So, now you are up-to-date with changes to the license list. A huge thanks to the participating members of the SPDX legal team who come together every couple weeks to make this all happen, as well as other work in between! Look for the 2.3 release just in time for the New Year.
The Supply Chain Mini-Summit aims to bring together researchers, implementers and assurance professionals from supply chain, license compliance and security domains to explore ways we can improve the automation of information to create a more efficient and accountable software supply chain. We will be looking at ways to make compliance information more transparent, accurate and accessible; as well as how we can link it in to the security vulnerabilities and weaknesses in a more effective manner. For more information go here: Supply Chain Summit
Jilayne will be giving a talk at LinuxCon Europe entitled “Developers Care About the License: Using SPDX to Describe License Information“. Adoption of open source software is dependent on being able to communicate license information. With some of the open source packages and distributions containing hundreds of contributions and a wide variety of licenses, having a consistent and precise way of communicating the licenses is a challenge that the SPDX workgroup has taken on….
For date and time and more information check out the schedule.
There will be an SPDX tools bake-off for the 2.0 specification on Monday the 17th. Here are the details and feel free to drop by:
Virginia Room (located on the 4th floor, Union St side of hotel)
9:00am – 1:00pm
Our own Gary O’Neall, tools maintaner for SPDX, is giving a talk on SPDX entitled “Describing License Information in SPDX – It’s Easier Than You Think“. Donit miss it!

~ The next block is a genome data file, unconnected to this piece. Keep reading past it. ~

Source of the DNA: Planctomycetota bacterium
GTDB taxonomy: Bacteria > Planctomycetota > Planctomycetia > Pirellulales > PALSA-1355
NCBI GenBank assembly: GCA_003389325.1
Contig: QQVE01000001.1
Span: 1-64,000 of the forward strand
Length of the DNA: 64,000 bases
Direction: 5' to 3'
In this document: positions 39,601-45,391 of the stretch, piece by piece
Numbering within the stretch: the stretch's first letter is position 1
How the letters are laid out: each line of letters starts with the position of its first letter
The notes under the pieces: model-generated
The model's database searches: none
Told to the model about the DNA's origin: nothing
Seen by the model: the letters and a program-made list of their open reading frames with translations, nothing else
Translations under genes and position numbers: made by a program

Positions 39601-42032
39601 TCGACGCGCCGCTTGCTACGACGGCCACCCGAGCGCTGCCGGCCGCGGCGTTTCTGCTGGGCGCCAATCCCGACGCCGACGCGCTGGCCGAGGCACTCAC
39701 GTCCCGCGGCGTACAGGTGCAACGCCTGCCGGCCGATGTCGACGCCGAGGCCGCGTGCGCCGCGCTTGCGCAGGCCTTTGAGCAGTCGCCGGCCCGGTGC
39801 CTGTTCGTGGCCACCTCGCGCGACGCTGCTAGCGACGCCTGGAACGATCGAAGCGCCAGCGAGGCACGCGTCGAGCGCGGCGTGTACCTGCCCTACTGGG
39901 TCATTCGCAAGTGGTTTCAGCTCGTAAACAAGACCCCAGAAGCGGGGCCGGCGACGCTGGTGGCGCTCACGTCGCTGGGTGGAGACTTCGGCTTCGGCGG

Gary’s talk will be on Tuesday at 10:30am: http://sched.co/3YJ1
SPDX 2.0 brings with it a number of features, but the ability to represent relationships and hierarchy is the biggest enhancement. We starting planning in earnest for this capability and 2.0 in 2012, but actually had considered building hierarchy into the original 1.0 work. Early on decided it was too big a chunk to bite off as a first step, though we always knew it would eventually be a requirement. Version 2.0 makes this all a reality. And, in parallel with Version 2.0 comes a version of the license list leveraging the elegant new syntax for license expressions.
A number of companies have gotten great value from both the SPDX 1.X and the SPDX License List without which the project would have fizzled years ago. There’s an apt old joke: “God created the heavens and earth in seven days…but he didn’t have an installed base to worry about.” We did have to worry about the SPDX early adopters. Kudos to the technical team for deftly balancing the needs of existing users with the aspirations and requirement a brave new spec. In the end, the capabilities of SPDX have been immensely expanded, but it its language remains 90% common with the previous version and 1.2 docs remain compatible with the new version.
Surely there will be incremental improvements going forward, but 2.0 is the biggie and addresses the needs of the majority. Time to cross the chasm!